The Hindu grammatical tradition evolved the concept of sphota which is the name given by it to the residual impression of the sound even when it is uttered and vanished; it is this impression that ultimately helps cognize the meaning of a group of such sound expressed in a set order fixed in a particular language. This is possible because the impression created by each of the letters, and words that gets thus formed, remains to form a coherent combination that enters the meaning side of language. Hence it is, that, though the uttered sounds and words are non-eternal, the sphota of each of them, and of all of them together, is eternal. Nagesa, the author of the Paramalaghumanjusa, explains that the sound made by a drum-without any support and meaningless. The sound made by the Madhyama aspect of Speech is more subtle; it is this sound that suggests the sphota, though inaudible, it is this inaudible sound, prior to its being thrown out of the glottal apparatus, that has the status of sabha-brahman, which is eternal. The grammatical tradition tried to find out the eternal that is beyond the transitory and the non-eternal world. This is common with the traditional Hindu sastra-s from Dharmasastra to Dramaturgy and philosophy to Poetics. At the beginning of his Vakyapadiya Bhartrahari says that the word-principle, the aksara (syllable) is the beginningless and endless immutable (a-ksara) Brahman, from which starts the process of creation of the world. This statement explains the principle of sphota, which is also eternal. On this concept of sphota is also based the theory of Dhvani in the discipline of Sanskrit Poetics, though Bhamaha, the rhetorician seems to be totally against the concept and theory of sphota, as far as Poetics is concerned. Apart from the question of the acceptability or non-acceptibility of sphota, it has to be accepted that the sphota theory, once again, brought to the fore-front the point that there was something beyond the mere uttered sound.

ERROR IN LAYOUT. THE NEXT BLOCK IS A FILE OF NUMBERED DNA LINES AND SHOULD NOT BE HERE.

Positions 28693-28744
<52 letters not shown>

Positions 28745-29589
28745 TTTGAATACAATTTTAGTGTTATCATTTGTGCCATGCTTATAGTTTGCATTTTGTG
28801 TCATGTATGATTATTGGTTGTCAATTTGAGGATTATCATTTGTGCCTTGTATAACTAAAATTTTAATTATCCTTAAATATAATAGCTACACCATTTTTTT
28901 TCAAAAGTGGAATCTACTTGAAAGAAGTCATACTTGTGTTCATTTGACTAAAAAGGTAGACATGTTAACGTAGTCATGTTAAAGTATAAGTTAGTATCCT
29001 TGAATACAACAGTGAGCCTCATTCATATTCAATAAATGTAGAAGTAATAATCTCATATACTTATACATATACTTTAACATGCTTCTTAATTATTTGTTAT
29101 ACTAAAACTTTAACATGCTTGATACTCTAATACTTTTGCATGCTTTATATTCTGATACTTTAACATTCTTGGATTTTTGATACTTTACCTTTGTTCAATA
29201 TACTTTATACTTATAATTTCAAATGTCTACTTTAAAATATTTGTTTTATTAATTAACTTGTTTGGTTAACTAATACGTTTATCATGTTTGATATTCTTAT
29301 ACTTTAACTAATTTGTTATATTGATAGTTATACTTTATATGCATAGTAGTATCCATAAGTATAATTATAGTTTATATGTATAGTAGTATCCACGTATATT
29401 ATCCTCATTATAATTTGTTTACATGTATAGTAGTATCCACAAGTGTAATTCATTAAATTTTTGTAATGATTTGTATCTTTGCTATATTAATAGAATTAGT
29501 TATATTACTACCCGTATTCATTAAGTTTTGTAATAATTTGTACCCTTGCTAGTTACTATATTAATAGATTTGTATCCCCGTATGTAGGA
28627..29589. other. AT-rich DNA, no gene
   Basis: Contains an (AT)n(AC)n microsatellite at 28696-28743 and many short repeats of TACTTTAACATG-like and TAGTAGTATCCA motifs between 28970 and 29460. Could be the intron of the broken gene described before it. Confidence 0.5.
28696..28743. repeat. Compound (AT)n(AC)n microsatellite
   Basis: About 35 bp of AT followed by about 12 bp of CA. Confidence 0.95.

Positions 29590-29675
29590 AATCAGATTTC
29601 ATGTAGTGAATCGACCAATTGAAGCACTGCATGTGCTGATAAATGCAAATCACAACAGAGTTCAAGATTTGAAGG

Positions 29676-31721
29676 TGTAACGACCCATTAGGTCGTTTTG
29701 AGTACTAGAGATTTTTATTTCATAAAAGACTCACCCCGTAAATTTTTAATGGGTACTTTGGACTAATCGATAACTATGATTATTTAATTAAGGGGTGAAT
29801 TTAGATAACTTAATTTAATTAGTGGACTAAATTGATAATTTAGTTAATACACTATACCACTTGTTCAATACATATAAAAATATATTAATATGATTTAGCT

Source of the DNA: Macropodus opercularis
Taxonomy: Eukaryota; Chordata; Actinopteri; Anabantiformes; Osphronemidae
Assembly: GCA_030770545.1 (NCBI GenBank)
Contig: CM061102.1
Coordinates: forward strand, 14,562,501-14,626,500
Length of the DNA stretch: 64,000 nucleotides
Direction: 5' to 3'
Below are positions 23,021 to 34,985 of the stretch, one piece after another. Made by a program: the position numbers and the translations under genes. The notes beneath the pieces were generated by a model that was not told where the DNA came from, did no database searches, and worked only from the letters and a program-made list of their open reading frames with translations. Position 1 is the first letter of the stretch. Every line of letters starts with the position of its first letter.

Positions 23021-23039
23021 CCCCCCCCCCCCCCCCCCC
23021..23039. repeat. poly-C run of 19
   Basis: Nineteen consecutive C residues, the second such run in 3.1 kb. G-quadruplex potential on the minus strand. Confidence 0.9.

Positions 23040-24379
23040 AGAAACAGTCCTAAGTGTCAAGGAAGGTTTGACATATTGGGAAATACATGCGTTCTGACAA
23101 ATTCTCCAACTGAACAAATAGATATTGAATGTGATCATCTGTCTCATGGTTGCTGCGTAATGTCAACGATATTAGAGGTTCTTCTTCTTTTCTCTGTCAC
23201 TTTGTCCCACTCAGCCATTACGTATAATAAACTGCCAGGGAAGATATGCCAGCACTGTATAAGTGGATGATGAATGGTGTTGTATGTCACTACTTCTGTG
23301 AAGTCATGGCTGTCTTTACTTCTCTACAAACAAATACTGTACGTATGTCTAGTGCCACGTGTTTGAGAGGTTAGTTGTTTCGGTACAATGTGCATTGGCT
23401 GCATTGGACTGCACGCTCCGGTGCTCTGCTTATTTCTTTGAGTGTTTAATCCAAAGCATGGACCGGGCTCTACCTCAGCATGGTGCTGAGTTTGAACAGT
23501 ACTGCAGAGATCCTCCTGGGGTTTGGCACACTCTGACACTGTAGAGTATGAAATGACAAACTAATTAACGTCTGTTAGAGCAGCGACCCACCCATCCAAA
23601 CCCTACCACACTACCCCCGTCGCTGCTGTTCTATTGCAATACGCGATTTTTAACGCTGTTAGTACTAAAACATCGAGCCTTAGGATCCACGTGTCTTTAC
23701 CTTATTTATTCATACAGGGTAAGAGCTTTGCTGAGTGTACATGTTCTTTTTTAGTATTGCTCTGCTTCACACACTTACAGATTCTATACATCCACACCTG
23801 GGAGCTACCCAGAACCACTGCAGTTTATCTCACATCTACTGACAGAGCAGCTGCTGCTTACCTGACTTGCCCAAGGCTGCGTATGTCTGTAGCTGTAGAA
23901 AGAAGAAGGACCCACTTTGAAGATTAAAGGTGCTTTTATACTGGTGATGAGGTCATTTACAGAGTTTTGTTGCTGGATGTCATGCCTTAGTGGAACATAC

Actually, the concept behind sphota goes back to Yaska (Nirukta I.1), who recorded the opinion of Audumbarayana, that speech is permanent in the organ (either mouth or the ear) associated with speech. In other words, according to this opinion, speech is permanent only as long as it spoken and subsequently heard. Yaska objects to this opinion. He believes that speech is eternal. He argues, that in the event of accepting he opinion of Audumbarayana, the fourfold accepted division of words would not stand, nor could the mutual relationship of words uttered be valid, since the uttered word would vanish before the next is uttered.
The conviction of the eternity of word was a vital point for the ancient system. Take the Purvamimamsa discipline, which deals with the science of sacrifice. In it the mantra occupies the highest importance. In the event of the words being non-eternal, the letters and words in the mantra would be non-existent till the last word in it is uttered. This would make the whole mantra futile, and the very basis of sacrifice would be dashed; because, both, mantra and ritual were equally important for the successful completion of the sacrifice. That is why, this system values word as eternal.
With what has been said above is related the issue whether mantra-s have meaning, or not. The Nirukta records a controversy between Yaska and Kautsa represents the prima facie that the mantra-s have no meaning while Taska assiduously argues and proves that they, indeed have meaning. This substantiates the point that the articulate sound of a mantra is important not only for its own sake, but for something beyond it, which has higher importance and deeper significance.